http://maps.google.com/maps?f=q&s...

                      And another site with a good listing of ryokans in Atami nicely mapped:
                      http://www.atamispa.com/atami_ex/engl...

                      Here's a link to Rakuten travel's English booking site for Atami (not sure if the search results will show; under destinations, select Shizuoka prefecture, and then Atami city). This will give you an idea of prices and accommodations.
                      http://travel.rakuten.co.jp/en/index....

                      And here's a link to an English language service with some detailed info on a limited number of ryokans around Shizuoka.
                      http://www.japaneseguesthouses.com/db...

                      6 Replies
                      1. re: E Eto

                        definitely tempting and useful information. Thank you!
                        my general expectation of course is that great food can be found in any of these areas, but still how would you compare the quality of the Kaiseki dinners we will have in this area with those in Hakone? any particular place you would suggest for great food?

                        my plan for getting to hakone would be to get picked up and dropped off in tokyo by the hotel. although the fee for that seems surprisingly high

                        1. re: shekamoo

                          picked up and dropped off in tokyo by the hotel ??

                          Wow, I would like to know how much they charge for this. You must have a reason for doing this but just in case, it is good interesting experience too to take those public transportation in Japan.

                          1. re: skylineR33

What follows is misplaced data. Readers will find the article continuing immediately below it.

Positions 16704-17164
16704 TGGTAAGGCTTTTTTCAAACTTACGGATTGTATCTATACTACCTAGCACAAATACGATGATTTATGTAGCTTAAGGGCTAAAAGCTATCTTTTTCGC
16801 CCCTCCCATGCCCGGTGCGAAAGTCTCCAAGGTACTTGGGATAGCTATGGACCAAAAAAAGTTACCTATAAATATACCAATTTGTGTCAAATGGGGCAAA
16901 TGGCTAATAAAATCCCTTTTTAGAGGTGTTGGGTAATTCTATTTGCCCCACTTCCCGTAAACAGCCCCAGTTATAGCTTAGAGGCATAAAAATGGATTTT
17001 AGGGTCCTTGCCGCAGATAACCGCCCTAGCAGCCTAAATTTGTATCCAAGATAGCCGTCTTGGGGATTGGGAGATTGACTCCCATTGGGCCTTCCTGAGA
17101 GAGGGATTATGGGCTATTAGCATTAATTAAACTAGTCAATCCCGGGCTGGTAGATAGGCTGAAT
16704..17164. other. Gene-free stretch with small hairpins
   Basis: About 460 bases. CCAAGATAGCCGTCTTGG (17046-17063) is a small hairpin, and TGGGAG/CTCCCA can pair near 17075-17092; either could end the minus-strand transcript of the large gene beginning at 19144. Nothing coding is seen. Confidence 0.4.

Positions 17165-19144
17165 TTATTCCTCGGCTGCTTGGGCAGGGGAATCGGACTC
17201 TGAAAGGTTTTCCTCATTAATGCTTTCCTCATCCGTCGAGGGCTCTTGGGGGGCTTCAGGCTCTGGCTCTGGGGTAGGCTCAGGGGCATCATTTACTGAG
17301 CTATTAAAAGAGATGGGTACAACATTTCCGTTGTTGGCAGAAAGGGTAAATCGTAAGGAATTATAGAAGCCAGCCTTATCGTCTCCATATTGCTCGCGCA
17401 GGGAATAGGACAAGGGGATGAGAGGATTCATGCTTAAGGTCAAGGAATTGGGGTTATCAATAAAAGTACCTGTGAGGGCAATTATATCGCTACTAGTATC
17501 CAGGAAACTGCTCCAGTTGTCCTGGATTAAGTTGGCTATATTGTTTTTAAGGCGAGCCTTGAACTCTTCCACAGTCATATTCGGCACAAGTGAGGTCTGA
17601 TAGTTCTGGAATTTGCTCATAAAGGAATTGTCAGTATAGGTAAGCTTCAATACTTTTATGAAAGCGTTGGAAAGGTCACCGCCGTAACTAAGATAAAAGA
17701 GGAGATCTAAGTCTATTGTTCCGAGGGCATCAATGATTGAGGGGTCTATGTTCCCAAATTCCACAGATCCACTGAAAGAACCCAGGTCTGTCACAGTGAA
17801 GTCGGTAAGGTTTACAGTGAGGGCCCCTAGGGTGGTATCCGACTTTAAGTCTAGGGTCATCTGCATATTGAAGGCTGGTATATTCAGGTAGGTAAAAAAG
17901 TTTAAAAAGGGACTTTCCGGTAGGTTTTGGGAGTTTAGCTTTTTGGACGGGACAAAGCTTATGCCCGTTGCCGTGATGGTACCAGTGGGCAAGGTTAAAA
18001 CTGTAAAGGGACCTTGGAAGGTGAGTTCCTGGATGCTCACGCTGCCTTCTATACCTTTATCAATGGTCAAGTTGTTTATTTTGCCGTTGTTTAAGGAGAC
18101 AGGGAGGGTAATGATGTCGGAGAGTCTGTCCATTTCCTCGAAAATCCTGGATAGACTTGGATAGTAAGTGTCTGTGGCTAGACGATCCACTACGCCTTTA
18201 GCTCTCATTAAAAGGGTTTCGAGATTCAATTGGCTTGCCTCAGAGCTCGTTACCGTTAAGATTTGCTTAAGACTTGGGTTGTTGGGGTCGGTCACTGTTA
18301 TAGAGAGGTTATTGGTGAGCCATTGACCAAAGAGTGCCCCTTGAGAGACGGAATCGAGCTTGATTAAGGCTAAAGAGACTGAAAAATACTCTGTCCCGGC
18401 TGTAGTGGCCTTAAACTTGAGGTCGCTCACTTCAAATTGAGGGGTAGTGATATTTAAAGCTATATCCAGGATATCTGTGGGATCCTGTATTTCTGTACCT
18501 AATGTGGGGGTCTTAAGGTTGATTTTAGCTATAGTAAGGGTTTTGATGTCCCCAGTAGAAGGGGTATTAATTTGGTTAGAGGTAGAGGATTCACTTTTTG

Besides cost, that's a brilliant way to blow half a day sitting in a mini van. Odakyu Romance Car takes about 1.5 hrs from Shinjuku to Hakone and if you sit on the right side of the car, you can view Mt. Fuji for much of the trip. Most ryokan will do pickup/dropoff service from Hakone station.

                            1. re: skylineR33

                              around $300 it seems. I wanted to do it that way mainly for speed and convenience, but the fee is giving me second thoughts!

                              1. re: shekamoo

                                By car, it will take no shorter than 1.5 hrs, but probably longer- much longer if it is a weekend.

                                1. re: Silverjay

                                  good to know, will make sure it is not on a weekend then

                        2. I stayed in Taiseikan once in Hakone, and I loved it there.
                          The season was fall, and from the hot pools you could look across a small valley and see leaves changing color. Also, the food and room were lovely.
                          However, I can make no comparison to the others recommended here, since I've only been to the one place.

                          www.taiseikan.co.jp/english